From the College Solution Blog by Lynn O’Shaughnessy
I cringe every year at this time when U.S. News releases its latest college rankings. The rankings use a flawed methodology so you shouldn’t assume that the school ranked No. 15, for instance, is better than the college ranked 25th or 97th or 150th. What’s more, colleges behave in ways that can hurt families as these institutions try to inch up in the rankings.
One of the perverse aspects about the rankings is that turning out thoughtful, articulate young men and women, who can write cogently and think critically, won’t budge a school’s ranking up even one spot. Curiously enough, U.S. News doesn’t even attempt to measure the type of learning going on at schools.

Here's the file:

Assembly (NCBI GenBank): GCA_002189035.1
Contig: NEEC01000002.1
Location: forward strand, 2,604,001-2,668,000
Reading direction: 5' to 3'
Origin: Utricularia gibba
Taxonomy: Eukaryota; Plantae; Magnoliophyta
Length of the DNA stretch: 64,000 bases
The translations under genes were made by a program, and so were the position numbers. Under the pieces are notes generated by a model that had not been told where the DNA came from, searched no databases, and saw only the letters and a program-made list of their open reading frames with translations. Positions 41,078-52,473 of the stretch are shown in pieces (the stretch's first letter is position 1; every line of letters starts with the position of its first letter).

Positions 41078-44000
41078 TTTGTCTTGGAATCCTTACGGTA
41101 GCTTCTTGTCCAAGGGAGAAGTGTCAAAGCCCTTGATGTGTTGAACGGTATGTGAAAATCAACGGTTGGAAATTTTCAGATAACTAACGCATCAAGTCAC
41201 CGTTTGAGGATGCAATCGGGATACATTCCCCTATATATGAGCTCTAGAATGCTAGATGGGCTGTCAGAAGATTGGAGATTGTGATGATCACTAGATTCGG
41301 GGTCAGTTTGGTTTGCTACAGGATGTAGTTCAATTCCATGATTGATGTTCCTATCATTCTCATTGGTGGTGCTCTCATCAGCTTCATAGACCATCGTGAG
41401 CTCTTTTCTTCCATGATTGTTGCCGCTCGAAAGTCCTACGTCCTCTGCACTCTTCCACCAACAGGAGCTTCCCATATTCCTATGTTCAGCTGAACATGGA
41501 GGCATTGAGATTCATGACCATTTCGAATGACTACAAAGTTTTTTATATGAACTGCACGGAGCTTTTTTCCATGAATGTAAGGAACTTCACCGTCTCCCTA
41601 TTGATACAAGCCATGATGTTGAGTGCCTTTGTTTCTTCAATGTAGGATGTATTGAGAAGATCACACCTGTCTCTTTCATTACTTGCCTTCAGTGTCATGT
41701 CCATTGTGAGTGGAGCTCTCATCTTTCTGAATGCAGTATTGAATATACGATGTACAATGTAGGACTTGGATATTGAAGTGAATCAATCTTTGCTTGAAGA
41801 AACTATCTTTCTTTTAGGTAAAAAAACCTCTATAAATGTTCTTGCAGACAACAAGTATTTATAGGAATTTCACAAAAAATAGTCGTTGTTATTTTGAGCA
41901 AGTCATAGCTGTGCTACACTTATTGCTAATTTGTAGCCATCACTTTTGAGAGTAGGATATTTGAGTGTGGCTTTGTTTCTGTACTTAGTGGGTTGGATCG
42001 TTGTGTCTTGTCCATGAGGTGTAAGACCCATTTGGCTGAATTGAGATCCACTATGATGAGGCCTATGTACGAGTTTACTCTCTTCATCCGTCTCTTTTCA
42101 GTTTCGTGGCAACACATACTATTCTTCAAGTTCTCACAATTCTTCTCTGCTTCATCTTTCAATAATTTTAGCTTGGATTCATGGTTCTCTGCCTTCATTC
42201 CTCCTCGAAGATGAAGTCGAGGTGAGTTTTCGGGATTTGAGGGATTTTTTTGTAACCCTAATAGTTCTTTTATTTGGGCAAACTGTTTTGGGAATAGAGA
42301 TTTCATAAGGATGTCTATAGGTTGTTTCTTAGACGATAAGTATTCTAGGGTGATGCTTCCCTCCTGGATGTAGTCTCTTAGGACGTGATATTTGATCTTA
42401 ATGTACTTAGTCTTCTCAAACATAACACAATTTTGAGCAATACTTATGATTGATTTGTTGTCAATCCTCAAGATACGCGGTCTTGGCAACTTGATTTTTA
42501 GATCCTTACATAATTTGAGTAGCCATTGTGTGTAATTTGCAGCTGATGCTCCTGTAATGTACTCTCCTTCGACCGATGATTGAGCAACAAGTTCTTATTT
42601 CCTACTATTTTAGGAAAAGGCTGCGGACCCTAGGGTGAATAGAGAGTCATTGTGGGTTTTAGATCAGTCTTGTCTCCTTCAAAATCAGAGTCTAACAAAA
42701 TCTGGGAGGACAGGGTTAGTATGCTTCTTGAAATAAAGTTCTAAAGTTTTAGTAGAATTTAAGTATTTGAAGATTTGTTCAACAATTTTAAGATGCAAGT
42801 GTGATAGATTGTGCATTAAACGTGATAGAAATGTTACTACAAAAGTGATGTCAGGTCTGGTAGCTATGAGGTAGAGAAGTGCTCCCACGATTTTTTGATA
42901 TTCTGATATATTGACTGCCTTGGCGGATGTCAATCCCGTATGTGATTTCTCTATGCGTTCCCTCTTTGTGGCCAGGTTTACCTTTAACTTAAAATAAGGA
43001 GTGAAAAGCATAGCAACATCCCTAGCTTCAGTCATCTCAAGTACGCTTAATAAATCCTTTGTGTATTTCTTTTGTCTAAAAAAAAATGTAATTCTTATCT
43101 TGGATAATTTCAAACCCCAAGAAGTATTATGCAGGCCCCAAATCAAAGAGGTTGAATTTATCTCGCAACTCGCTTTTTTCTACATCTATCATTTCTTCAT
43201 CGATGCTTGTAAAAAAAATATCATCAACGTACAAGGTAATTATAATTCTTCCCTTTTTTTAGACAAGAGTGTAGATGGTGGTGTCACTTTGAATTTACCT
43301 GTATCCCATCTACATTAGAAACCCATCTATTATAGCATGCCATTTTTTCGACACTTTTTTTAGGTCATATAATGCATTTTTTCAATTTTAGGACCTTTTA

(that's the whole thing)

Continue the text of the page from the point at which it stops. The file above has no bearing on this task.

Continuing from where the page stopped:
Unfortunately, the methodology fueling the rankings are a collection of subjective measurements that students and families are supposed to rely upon to pinpoint the schools doing the best job of educating undergraduates. U.S. News relies on proxies for educational quality, but these proxies are dubious at best.
When the rankings were released this week, I wrote two pieces that attempted to explain why families should view the rankings with skepticism. Here are the posts:the original article from The College Solution, written by Lynn O'Shaughnessy